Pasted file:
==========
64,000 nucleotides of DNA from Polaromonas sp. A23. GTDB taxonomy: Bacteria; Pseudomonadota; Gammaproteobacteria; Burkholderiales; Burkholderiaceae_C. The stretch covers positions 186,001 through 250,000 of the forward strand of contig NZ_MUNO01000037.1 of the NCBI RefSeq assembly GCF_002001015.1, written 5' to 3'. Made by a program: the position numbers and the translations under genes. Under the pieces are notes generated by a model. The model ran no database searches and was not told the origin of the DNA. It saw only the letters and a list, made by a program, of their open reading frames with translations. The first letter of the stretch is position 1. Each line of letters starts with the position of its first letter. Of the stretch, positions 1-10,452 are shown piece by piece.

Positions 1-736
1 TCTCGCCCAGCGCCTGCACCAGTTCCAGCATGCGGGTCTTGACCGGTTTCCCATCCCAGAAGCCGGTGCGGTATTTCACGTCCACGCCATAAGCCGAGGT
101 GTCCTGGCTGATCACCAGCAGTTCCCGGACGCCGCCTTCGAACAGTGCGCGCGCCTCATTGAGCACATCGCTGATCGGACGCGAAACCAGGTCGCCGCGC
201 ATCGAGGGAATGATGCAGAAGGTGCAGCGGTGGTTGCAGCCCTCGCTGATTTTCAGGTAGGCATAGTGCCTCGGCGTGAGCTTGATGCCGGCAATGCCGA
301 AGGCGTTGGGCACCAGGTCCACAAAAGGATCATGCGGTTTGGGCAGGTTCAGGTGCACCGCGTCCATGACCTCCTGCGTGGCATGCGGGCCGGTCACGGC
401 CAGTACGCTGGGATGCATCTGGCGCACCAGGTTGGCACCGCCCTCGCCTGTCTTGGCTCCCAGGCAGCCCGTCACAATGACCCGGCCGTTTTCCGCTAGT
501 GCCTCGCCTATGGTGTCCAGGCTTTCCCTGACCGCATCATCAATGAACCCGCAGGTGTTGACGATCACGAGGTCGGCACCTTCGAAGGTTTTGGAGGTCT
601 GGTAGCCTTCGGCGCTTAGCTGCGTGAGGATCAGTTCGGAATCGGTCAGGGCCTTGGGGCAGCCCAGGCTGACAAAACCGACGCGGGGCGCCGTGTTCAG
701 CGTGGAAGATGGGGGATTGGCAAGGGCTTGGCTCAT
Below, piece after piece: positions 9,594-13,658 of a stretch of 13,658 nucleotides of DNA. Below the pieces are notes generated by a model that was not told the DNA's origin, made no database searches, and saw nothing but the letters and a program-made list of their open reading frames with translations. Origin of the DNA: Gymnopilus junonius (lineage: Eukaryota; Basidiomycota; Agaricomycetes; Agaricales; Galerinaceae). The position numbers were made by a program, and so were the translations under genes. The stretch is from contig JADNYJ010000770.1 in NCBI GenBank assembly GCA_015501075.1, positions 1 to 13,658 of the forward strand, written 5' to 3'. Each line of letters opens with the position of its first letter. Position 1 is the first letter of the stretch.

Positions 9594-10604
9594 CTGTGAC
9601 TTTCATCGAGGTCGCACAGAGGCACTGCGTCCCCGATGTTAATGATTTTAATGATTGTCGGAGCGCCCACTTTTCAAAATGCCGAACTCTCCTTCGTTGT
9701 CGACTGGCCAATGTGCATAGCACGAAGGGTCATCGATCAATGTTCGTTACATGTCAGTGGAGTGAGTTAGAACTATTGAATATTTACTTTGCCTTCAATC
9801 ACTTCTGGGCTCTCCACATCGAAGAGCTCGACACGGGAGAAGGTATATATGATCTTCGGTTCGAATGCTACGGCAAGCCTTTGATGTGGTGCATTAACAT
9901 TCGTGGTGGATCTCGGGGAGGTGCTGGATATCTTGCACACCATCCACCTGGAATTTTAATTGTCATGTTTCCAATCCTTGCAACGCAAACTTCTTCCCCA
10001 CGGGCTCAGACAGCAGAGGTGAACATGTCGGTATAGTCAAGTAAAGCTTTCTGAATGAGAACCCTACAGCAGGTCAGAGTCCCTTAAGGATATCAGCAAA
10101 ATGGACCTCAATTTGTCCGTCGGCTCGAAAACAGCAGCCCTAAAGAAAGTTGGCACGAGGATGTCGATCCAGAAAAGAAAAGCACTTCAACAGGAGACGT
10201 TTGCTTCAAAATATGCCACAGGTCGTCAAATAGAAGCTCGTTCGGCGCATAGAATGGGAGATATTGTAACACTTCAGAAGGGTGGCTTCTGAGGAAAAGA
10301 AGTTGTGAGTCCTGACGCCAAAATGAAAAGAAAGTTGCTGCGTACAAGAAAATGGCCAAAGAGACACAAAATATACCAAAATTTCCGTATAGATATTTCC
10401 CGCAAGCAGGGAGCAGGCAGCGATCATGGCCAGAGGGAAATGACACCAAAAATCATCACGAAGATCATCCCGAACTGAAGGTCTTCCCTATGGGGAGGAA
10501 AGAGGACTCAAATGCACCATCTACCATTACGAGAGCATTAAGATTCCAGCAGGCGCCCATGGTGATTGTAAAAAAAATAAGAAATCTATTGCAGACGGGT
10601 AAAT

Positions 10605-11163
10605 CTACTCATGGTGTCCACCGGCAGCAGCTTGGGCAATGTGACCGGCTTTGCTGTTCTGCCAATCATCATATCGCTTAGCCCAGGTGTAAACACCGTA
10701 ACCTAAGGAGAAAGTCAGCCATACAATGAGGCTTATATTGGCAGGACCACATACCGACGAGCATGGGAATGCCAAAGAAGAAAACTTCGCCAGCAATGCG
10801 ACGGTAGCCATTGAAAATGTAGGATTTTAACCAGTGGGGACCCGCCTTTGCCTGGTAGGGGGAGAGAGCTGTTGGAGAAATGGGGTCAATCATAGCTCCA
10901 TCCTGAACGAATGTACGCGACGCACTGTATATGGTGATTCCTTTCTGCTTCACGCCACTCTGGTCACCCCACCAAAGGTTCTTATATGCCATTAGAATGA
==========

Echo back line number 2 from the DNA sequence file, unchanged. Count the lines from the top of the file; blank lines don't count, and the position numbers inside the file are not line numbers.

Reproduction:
Positions 1-736